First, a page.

Computational Design Lab

Paul Pangaro lectures at Code Lab

Paul Pangaro
Computing Conversation – When, Why, How, Who?

Tuesday, April 9, 5:30 PM MMCH 103

When Gordon Pask created his immersive gallery installation “Colloquy of Mobiles” in 1968, he gave us a vision of a future that we have thus far refused. Unlike our merely-responsive devices of today, Pask’s mobiles from 50 years ago are organic and analog in appearance and behavior, a gaggle of autonomous machines at human scale. And they are capable of conversation. But Pask never built a chatbot. Neither did his mobiles partake in the messy, contorted exchanges that humans get into, but still – they exchanged messages and decided whether to engage or not, and whether to cooperate or not, all in service of their individual (and oftenshared) goals. They had a conversation.The pinnacle of Pask’s conversational designs is an “architecture machine”, the enabling of a human-machine conversation that evolves not just the means of building a design (CAD renderings, engineering specifications) but also evolves the goals and values behind a design (reasons for why the design is what it is). Reviewing Pask’s career yields rich desiderata for human-machine interaction that we can use to reframe our human relationship to machines, if we wish to. Today we have extraordinary work from architects, artists, and technologists, striving for organic and analog environments, even creating a responsive fabric for “smart cities” and IoT. But where is the actuality of conversation, the dance of intention and action?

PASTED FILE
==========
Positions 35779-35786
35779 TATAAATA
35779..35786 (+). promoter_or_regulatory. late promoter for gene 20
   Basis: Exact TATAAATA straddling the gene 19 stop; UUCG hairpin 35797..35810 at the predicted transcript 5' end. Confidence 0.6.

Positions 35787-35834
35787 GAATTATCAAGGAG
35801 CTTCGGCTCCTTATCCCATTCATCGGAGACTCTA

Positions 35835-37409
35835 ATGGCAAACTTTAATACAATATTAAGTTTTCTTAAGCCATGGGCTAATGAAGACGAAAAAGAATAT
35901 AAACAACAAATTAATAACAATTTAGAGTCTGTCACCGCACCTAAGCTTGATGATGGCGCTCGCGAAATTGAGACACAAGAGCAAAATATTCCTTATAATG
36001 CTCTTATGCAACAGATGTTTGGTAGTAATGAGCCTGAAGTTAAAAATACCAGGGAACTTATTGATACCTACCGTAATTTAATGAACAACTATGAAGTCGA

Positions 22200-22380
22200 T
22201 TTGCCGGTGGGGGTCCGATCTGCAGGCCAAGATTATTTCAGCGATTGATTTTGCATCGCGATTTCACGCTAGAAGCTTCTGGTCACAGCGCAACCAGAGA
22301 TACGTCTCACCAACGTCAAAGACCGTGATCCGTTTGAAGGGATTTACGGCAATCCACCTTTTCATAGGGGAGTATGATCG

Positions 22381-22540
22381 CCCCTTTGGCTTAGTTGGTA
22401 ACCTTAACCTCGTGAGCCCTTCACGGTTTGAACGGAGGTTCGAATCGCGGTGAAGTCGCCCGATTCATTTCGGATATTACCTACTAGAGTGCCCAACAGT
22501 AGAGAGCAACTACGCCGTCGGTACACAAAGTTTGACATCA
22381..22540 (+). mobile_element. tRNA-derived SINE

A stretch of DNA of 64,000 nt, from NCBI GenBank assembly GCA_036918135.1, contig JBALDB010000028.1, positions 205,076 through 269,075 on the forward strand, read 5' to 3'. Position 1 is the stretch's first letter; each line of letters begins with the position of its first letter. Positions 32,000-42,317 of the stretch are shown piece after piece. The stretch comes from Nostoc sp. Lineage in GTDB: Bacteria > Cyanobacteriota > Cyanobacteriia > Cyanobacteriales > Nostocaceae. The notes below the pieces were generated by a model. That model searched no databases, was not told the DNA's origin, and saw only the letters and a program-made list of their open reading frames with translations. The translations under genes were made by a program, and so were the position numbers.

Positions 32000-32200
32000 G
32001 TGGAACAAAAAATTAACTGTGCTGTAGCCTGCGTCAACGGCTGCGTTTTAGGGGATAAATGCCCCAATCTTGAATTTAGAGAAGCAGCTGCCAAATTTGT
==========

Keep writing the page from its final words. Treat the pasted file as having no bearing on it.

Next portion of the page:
In this talk, Colloquy of Mobiles and its full-scale replication in 2018 are used to revisit Pask’s journey from building conversational machines to building a theory of conversations. An invaluable concept emerging from conversational machines is the definition of an “ethical interface” that offers reliable transparency of action & intent – the what and the why – such that trust may arise. Yet the ultimate provocation of conversational machines is imperative for all who design: to enable others to converse. Thus we increase the number of choices for all.

Paul Pangaro studied theatre, film criticism, and computer science while an undergraduate at MIT, spending the remainder of his time acting in plays and writing software for interactive graphics and computer-generated film. On graduating Pangaro worked on neural simulations and then joined The Architecture Machine Group, Nicholas Negroponte’s research lab founded 15 years before the MIT Media Lab. At ArchMach Pangaro met Gordon Pask and pursued a PhD with Pask at Brunel University (UK), applying Pask’s conversation theory framework to software systems for learning. Over his career in startups and consulting, he has built systems for interacting with content, proposed methods of organizational transformation and “innovation”, and designed the process of design, all based on conversation models. From 2015 he chaired the MFA Interaction Design program at the College for Creative Studies in Detroit and in January 2019 he joined Carnegie Mellon as Professor of the Practice in the Human-Computer Interaction Institute. His work can be found at

Author: Yixiao Fu
Category: News